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← Evolution's Footprints in Human Genome Precisely Tracked Using New Approach

Evolution's Footprints in Human Genome Precisely Tracked Using New Approach - Comments

Lemniscate's Avatar Comment 1 by Lemniscate

This article isn't very clear on whether these methods are useful primarily for finding out what genes are undergoing selection now or for finding which genes underwent selection in the evolution of modern humans. Surely the latter is more difficult and more interesting, yet the examples given were of genes where selection appears to be occurring now.

Mon, 11 Jan 2010 15:01:00 UTC | #430934

Billy Sands's Avatar Comment 2 by Billy Sands

Lemniscate, to find genes that recently underwent a selective sweep, you look for linkage disequilibrium http://en.wikipedia.org/wiki/Linkage_disequilibrium

Mon, 11 Jan 2010 15:33:00 UTC | #430953

Reckless Monkey's Avatar Comment 3 by Reckless Monkey

About 8 years ago I heard a geneticist taking about where we are with reading vs' understanding genetics. His comment was we were at the "Dick and Jane" level of genetic literacy. It's been a while now and I'm just wondering what the equivalent reading age is now? How long before we get to Dr Seuss?

Mon, 11 Jan 2010 23:45:00 UTC | #431140

King of NH's Avatar Comment 4 by King of NH

Oh, yay, wonderful. Umm, yeah... No, no, it's good.

It's just, well...

"earlier methods for detecting these signals are limited, highlighting relatively large chunks of the genome that are hundreds of thousands to millions of genetic letters or "bases" in length, and that can contain many genes."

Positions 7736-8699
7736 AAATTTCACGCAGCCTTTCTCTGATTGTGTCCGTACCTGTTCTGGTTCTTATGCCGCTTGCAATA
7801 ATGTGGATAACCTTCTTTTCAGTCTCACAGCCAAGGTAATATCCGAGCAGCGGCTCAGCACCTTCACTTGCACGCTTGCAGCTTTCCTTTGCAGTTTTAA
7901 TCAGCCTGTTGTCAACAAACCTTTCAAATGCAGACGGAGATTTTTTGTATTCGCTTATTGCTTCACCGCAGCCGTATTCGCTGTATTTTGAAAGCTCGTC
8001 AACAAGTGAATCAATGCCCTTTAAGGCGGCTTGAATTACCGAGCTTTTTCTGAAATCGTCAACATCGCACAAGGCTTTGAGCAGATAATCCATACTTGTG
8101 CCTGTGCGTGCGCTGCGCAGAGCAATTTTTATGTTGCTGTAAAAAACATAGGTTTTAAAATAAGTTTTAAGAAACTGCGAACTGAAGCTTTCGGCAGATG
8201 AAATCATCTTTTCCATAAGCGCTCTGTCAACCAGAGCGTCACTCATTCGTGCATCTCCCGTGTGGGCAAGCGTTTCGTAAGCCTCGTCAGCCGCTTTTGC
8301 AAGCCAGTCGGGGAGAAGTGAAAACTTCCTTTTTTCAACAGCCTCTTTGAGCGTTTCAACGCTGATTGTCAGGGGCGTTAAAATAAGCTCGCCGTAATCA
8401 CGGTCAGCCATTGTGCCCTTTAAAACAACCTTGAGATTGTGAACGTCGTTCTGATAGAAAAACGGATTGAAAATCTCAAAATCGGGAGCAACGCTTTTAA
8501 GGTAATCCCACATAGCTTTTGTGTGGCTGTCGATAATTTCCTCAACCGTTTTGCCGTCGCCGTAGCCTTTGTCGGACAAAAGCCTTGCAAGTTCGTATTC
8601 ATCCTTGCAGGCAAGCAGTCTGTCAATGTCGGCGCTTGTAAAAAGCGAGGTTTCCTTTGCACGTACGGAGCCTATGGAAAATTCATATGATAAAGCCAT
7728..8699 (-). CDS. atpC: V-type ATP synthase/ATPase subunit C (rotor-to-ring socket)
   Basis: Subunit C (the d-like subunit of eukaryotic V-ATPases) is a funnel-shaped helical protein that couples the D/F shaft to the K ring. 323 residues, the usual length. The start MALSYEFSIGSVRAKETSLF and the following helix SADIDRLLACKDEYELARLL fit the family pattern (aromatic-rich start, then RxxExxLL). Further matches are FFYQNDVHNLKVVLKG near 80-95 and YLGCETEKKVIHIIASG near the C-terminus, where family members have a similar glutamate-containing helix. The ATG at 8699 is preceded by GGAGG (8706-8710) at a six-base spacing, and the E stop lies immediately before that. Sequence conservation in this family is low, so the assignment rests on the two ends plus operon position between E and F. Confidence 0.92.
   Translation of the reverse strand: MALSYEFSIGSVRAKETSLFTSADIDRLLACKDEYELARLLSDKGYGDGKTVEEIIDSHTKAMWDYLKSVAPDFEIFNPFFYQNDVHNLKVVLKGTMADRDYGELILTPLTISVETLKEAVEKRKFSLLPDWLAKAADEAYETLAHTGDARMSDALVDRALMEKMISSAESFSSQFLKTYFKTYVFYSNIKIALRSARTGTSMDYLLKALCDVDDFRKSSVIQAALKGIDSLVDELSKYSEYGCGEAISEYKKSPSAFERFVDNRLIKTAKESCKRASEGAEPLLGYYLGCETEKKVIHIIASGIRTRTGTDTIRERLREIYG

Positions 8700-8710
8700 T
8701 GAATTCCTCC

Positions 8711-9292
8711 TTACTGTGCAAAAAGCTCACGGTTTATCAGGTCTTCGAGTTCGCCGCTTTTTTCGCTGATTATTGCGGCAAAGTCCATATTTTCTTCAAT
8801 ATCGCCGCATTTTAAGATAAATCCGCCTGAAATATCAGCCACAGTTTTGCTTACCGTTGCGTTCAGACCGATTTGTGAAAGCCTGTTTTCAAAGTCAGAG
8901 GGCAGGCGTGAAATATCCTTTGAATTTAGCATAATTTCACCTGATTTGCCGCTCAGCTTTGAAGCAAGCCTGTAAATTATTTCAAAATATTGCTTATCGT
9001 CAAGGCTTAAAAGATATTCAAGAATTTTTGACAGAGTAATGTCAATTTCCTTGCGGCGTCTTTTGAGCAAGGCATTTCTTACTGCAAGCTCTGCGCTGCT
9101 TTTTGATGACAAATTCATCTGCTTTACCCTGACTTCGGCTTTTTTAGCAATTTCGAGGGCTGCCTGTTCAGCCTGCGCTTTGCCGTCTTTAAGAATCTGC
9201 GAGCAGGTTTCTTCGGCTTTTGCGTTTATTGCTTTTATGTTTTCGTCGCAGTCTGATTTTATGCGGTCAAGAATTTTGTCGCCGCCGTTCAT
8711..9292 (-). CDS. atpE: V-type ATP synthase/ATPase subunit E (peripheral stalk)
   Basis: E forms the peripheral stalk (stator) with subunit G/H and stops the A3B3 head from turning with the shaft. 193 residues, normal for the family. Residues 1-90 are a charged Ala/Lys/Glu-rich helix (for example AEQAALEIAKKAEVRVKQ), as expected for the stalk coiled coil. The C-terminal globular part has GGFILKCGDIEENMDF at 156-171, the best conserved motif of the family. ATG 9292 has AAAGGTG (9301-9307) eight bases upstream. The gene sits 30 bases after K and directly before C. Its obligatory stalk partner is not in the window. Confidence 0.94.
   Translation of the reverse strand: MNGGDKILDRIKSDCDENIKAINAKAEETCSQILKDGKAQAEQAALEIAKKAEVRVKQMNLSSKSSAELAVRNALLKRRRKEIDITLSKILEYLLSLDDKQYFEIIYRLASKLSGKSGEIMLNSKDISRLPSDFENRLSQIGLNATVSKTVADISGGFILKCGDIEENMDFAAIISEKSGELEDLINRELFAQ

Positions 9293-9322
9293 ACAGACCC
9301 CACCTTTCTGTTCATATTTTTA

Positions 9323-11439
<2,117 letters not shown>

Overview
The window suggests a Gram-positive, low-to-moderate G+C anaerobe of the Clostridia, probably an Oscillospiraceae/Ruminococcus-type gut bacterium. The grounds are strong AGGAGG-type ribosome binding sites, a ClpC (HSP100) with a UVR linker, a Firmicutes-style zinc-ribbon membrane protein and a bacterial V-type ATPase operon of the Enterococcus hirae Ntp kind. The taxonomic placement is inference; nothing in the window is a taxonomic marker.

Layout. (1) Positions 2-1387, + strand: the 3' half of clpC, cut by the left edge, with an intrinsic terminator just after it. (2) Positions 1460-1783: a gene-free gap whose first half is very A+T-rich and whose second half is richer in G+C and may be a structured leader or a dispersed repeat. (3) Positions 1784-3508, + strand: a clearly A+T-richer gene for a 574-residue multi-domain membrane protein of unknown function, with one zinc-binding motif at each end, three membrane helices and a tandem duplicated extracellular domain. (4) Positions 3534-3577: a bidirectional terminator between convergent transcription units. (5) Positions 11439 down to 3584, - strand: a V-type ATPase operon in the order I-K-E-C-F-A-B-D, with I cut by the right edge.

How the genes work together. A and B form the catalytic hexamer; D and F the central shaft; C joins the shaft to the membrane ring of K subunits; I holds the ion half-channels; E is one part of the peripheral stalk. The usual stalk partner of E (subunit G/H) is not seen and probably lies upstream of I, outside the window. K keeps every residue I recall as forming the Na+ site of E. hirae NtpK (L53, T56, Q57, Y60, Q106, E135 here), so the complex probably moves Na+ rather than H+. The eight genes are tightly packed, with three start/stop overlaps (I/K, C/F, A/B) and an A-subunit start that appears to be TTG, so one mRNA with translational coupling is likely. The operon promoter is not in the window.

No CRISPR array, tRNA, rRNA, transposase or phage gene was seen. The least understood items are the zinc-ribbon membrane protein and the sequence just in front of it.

""Composite of Multiple Signals" or CMS, enabled them to dramatically narrow the size of the candidate regions, reducing them from an average of eight genes per region to one. Moreover the number of candidate genetic changes was reduced from thousands to just a handful, helping the researchers tease out the needles from the haystack."


I mean, how's a grad student going to pay for his beany-weanies without 13 hours a day comparing "caggtcgctgagatcgatagctagttcgatcgatatagctagctagctagctttcgatcgctgctag" to "caggtcgctgagatcgatagctagttcgatctatatagctagctagctagctttcgatcgctgctag"? Why does nobody think of the poor grad student? Know what? To hell with you scientists. I can get a PhD from Patriot University for 2 grand, less than a handful of text books'd be if I stick around here. Oh, and I'm taking my beany-weanies and my ramen noodles with me.

Tue, 12 Jan 2010 00:38:00 UTC | #431151

Carl Sai Baba's Avatar Comment 5 by Carl Sai Baba

Another vague press release from Science Daily.

Thanks to BillySands for telling us that linkage disequilibrium can be used for this. It would have been nice of Science Daily gave us any kind of clue.

Tue, 12 Jan 2010 04:22:00 UTC | #431171